DIY tourist signs to be torn down at 'Sweden's Stonehenge'

The Local
The Local - [email protected] • 28 Apr, 2018 Updated Sat 28 Apr 2018 12:23 CEST
DIY tourist signs to be torn down at 'Sweden's Stonehenge'

An amateur archaeoastronomist may have lost his 20-year battle to display his own visitor signs at Ales Stenar on the south-western tip of Sweden.


“It’s a terrible day,” Bob G Lind, homeopathist, archaeoastronomist, and author, told The Local. “It’s the Social Democratic power elite which lies behind this, just as it did when Ingmar Bergman was kicked out of Sweden in 1976." 
The 67-year-old first set up the signs at the standing stones in 1997, hoping to publicise his theory that the stones are a sophisticated solar calendar from the Bronze Age, rather than a stone ship from a Viking burial, as most archeologists believe.
For close to a decade, Lind and his supporters put up and took down the signs daily during the tourist season. But in 2010, they got permission to erect them permanently.
On Thursday, however, the local Ystaad Allenhande newspaper reported  that the National Property Board of Sweden, which recently took over the site, planned to take down the signs, although it wouldn't say what would replace them.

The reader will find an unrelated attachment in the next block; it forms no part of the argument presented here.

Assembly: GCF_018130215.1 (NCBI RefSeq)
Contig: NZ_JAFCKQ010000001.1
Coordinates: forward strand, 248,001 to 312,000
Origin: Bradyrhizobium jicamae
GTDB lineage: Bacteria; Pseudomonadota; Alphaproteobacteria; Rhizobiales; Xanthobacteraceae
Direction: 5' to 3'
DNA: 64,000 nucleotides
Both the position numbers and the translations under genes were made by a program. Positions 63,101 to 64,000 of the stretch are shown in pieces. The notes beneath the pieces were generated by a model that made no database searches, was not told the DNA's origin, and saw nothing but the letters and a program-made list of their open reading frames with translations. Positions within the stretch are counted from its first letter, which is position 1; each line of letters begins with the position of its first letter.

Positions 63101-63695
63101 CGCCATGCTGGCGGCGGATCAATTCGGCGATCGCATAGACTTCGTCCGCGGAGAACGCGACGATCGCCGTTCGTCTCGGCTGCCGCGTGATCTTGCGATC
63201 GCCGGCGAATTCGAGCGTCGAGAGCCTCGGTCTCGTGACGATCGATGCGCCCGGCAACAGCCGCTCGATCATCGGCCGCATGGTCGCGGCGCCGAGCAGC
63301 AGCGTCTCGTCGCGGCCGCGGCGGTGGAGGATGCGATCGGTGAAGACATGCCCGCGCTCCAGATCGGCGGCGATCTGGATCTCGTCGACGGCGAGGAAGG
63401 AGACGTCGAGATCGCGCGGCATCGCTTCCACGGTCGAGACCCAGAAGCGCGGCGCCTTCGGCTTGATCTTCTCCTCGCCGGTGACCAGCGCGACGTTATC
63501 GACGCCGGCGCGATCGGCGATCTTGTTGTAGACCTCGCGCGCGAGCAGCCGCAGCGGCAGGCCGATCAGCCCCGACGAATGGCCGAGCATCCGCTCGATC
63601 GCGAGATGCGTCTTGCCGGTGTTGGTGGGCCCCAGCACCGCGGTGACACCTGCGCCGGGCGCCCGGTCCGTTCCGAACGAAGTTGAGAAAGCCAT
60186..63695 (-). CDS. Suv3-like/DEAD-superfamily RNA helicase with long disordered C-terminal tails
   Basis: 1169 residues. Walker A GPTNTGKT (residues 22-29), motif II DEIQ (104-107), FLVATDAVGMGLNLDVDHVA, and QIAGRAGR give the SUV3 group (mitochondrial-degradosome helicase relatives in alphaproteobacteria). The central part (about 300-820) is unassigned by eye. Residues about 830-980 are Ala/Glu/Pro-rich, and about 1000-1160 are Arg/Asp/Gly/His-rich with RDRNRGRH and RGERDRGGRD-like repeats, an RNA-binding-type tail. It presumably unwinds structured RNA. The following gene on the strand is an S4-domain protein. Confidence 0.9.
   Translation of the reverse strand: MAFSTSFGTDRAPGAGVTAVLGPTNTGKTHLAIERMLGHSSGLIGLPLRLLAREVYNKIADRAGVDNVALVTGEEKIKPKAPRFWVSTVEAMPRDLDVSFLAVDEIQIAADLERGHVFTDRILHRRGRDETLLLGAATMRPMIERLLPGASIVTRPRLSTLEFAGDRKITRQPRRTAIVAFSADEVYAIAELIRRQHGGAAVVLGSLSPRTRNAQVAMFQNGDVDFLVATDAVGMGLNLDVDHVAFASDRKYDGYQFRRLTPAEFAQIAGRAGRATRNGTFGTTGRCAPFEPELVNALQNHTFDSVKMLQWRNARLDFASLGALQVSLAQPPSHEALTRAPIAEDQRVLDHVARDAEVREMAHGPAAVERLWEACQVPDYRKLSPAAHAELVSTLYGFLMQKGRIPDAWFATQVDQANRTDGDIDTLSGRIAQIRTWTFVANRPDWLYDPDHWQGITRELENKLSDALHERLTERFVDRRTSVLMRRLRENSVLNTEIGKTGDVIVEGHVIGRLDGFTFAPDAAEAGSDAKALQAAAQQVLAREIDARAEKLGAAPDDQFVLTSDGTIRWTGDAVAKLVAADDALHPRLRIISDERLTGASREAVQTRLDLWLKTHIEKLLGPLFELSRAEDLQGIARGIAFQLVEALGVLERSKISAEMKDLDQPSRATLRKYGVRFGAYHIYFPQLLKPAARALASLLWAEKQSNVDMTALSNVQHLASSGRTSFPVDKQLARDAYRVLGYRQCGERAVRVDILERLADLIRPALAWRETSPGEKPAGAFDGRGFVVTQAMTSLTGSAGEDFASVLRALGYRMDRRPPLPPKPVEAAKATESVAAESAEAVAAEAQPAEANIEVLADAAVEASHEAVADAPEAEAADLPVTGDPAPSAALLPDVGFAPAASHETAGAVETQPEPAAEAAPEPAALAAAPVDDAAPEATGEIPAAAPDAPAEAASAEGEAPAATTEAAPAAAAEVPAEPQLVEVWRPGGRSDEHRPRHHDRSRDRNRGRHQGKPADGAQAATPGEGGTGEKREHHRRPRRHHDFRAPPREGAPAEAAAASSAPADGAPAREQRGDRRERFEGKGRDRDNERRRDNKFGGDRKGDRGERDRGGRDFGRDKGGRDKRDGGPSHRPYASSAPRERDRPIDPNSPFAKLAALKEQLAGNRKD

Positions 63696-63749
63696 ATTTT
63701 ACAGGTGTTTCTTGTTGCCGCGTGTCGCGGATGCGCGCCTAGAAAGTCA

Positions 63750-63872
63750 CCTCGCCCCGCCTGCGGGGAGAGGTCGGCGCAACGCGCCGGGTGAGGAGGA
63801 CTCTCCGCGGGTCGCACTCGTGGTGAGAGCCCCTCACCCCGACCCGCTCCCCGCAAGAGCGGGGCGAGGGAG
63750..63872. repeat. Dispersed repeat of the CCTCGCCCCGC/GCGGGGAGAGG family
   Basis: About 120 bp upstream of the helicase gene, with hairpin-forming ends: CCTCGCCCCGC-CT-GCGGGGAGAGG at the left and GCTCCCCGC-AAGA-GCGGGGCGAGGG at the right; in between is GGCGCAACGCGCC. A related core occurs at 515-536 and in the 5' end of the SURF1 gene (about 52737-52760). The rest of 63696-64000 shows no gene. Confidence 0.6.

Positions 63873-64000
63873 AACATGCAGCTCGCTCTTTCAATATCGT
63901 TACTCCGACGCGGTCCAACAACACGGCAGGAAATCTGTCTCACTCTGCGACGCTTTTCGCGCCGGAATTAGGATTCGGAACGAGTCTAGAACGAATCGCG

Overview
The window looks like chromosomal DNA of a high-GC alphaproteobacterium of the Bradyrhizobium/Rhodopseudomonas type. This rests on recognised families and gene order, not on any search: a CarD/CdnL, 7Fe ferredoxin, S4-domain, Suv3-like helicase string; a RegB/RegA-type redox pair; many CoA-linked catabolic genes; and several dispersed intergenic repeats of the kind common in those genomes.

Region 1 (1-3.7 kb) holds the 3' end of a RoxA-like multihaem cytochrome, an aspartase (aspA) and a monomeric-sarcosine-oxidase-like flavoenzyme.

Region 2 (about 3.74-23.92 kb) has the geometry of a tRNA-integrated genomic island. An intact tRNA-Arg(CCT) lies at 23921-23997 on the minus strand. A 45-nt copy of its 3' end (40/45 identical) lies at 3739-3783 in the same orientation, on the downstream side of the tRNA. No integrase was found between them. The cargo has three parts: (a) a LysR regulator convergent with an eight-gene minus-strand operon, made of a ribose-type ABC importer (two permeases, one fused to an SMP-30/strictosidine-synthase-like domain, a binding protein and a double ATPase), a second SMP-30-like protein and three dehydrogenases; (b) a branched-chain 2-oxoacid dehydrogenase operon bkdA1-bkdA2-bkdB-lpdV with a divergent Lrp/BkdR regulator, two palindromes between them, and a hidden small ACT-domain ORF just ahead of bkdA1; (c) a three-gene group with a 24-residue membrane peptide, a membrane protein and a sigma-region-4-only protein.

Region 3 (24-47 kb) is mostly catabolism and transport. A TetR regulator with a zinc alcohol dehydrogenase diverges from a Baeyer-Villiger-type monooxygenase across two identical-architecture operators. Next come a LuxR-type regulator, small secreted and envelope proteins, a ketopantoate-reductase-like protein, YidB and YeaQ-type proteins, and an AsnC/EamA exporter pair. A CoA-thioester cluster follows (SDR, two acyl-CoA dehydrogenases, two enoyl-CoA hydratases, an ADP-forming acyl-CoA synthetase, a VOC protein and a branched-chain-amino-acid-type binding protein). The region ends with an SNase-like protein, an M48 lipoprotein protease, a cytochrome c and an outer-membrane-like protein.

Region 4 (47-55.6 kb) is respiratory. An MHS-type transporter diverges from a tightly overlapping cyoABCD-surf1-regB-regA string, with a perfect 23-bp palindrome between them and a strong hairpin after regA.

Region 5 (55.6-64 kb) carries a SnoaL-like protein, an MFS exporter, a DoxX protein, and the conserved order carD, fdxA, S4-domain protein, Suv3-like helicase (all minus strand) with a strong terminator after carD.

“This is quite a special story, that’s no secret,” Johan Henriksson, a property manager for the board,  told Sweden’s SVT broadcaster. “And that’s the exact reason why I don’t want to discuss what’s going to go on the signs.” 
The official signs currently at the site, put up by the Swedish National Heritage Board, Ystad municipality and Skåne County, say that the 59 stones are a ‘ship setting’, built between 600 and 1000 AD as part of a Viking burial.
Lind’s signs, which stand right next to the official ones, date the stones instead to 750 BC, something archeologists argue has been disproved by carbon dating of material found under the stones. 
Lind bases his theory on his studies in archaeoastronomy, which investigates the astronomical knowledge of prehistoric cultures, through analysing standing stones such as Stonehenge. 
“Ales Stenar is one of Sweden’s top tourist sites, and it brings almost one million people a year. That’s nearly as many people who come to Stonehenge in England,” Lind said.
“And they’re going to take down my wonderful signs which show precisely where the sun goes up and comes down across the whole site over the entire calendar year?  They would be totally crazy. They wouldn’t be right in the head.” 
He said his theories had led to a significant rise in tourist numbers. 
“It brings many, many people here. People come from all over the world, not least Englishmen,” Lind said. “It’s much much bigger than Stonehenge. Stonehenge has a relation to sunrise and sunset, but Ales Stenar measures the sunrise and sunset across the calendar year.” 
Lind has written a letter to Ingrid Eiken Holmgren, the National Property Board's General Director, and hopes to meet with her as early as next week. 
“It’s not going to become a reality,” he said of the removal plans. “They can have their signs somewhere else. There’s no shortage of space.” 


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